The present model has shown that combining was slightly more efficient than mixing and cycling with regard to minimizing infection. Regarding double resistance emergence, both mixing and cycling were more efficient than combining when variation is stress induced.
The authors have described the limits of their work: they did not consider the possible fitness cost of antibiotic resistance or the influence of stochastic events (epidemic outbursts of bacteria and extinction of rare bacterial strains for long periods of time, human errors in the form of dosage errors, lack of compliance to hospital guidelines) on the dynamics. Other limiting factors were also mentioned such as patient age, relative efficiency of the different antibiotics and drug interactions. In our opinion, other limits could also have been mentioned: the problems of non-adherence, self-medication, outpatient antibiotic use, and the state of immunosuppression of the patient treated.
Mathematical models such as that built by Obolski and Hadany are an important step in regulating the consumption of antibiotics. The originality in this model is the study of stress-induced genetic variation mechanisms on resistance emergence and minimization of infection. However, in the literature, it is usual that models consider only a single pathogen or a single mechanism of resistance acquisition and it is not clear that they can be applied to other clinical situations. At the same time, with the aim to try to stop the continuing spiral of resistance it is necessary to develop other research programs: campaigns to educate the public and healthcare workers [9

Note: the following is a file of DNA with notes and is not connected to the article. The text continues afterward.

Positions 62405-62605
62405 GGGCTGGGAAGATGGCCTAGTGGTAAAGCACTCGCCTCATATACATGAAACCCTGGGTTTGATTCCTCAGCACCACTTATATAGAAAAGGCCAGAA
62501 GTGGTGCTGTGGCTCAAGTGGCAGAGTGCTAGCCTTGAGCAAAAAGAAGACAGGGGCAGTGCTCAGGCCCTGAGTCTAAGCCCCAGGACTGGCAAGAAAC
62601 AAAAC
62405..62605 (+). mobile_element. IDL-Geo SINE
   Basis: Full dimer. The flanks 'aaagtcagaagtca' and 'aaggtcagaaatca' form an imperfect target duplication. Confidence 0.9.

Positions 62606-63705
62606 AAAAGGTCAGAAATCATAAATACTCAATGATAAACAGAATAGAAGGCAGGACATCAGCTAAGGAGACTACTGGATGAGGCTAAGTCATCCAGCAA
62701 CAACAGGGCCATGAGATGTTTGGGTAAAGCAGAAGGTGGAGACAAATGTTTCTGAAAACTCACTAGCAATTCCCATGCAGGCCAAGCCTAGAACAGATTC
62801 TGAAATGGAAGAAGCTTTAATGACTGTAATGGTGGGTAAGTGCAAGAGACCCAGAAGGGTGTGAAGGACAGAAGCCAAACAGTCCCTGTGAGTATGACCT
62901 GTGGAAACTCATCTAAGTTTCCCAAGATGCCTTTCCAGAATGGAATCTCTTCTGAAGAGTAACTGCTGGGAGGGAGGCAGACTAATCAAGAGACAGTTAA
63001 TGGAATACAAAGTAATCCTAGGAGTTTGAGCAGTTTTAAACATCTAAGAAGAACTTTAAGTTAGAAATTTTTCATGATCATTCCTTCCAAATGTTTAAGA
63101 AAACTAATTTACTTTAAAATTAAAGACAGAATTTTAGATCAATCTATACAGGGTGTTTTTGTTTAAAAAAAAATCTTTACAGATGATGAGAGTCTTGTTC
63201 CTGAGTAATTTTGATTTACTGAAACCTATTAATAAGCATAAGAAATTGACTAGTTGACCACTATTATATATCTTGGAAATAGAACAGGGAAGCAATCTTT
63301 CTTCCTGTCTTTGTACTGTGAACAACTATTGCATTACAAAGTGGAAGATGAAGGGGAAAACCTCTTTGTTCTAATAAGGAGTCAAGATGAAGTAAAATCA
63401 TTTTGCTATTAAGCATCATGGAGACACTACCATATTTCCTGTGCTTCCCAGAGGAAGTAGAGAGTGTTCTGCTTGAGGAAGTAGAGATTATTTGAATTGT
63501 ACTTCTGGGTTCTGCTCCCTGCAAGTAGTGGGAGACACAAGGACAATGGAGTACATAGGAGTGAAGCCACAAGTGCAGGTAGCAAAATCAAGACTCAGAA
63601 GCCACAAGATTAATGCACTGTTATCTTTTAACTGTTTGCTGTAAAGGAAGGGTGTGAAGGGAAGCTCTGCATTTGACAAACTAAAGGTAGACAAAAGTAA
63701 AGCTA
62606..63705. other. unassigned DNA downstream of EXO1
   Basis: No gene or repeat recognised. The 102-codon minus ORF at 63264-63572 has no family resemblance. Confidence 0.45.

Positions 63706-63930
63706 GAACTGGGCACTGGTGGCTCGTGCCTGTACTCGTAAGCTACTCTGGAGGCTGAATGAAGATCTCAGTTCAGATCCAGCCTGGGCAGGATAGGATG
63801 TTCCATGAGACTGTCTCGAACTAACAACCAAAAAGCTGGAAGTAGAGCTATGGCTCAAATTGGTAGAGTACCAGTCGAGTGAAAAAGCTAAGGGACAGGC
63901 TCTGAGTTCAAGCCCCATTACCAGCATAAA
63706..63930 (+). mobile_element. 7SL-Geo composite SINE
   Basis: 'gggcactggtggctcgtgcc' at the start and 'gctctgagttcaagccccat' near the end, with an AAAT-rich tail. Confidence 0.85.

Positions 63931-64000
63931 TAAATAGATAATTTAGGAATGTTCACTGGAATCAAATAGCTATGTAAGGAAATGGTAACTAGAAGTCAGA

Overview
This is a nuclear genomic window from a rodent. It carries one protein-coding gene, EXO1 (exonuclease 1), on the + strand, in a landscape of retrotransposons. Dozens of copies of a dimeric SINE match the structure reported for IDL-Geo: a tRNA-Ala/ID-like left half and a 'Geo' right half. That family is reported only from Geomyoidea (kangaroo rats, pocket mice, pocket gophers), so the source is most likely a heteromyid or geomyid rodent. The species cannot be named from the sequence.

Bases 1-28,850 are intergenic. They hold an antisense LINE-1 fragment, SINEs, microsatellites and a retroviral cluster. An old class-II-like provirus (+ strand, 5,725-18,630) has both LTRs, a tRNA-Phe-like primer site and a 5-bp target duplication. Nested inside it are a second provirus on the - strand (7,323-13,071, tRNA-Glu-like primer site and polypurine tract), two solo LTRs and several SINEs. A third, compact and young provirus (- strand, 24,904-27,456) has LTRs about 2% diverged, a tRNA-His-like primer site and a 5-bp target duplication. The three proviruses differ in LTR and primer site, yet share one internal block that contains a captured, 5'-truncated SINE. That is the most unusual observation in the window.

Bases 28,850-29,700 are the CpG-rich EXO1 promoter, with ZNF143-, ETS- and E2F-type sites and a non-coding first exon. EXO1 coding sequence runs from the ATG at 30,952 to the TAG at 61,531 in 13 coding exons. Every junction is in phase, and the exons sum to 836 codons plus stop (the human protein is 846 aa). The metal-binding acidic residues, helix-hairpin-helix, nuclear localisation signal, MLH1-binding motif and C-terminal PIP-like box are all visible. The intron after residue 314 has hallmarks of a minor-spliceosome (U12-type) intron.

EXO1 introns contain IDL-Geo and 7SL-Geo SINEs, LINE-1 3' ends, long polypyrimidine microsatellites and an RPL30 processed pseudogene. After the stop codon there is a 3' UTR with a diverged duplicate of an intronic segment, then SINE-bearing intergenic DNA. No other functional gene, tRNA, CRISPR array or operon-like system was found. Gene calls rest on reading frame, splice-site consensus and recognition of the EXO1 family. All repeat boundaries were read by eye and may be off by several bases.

], novel avenues for drugs targeting against infectious agents [10
], the development of phage strategies [12
] and new conjugate vaccines [14
], the use of new agents such as probiotics or antivirulence drugs [15
], and the use of new diagnostic tools to differentiate colonization from infection [17
]. Only with a multidisciplinary approach will win the fight against MDR bacteria.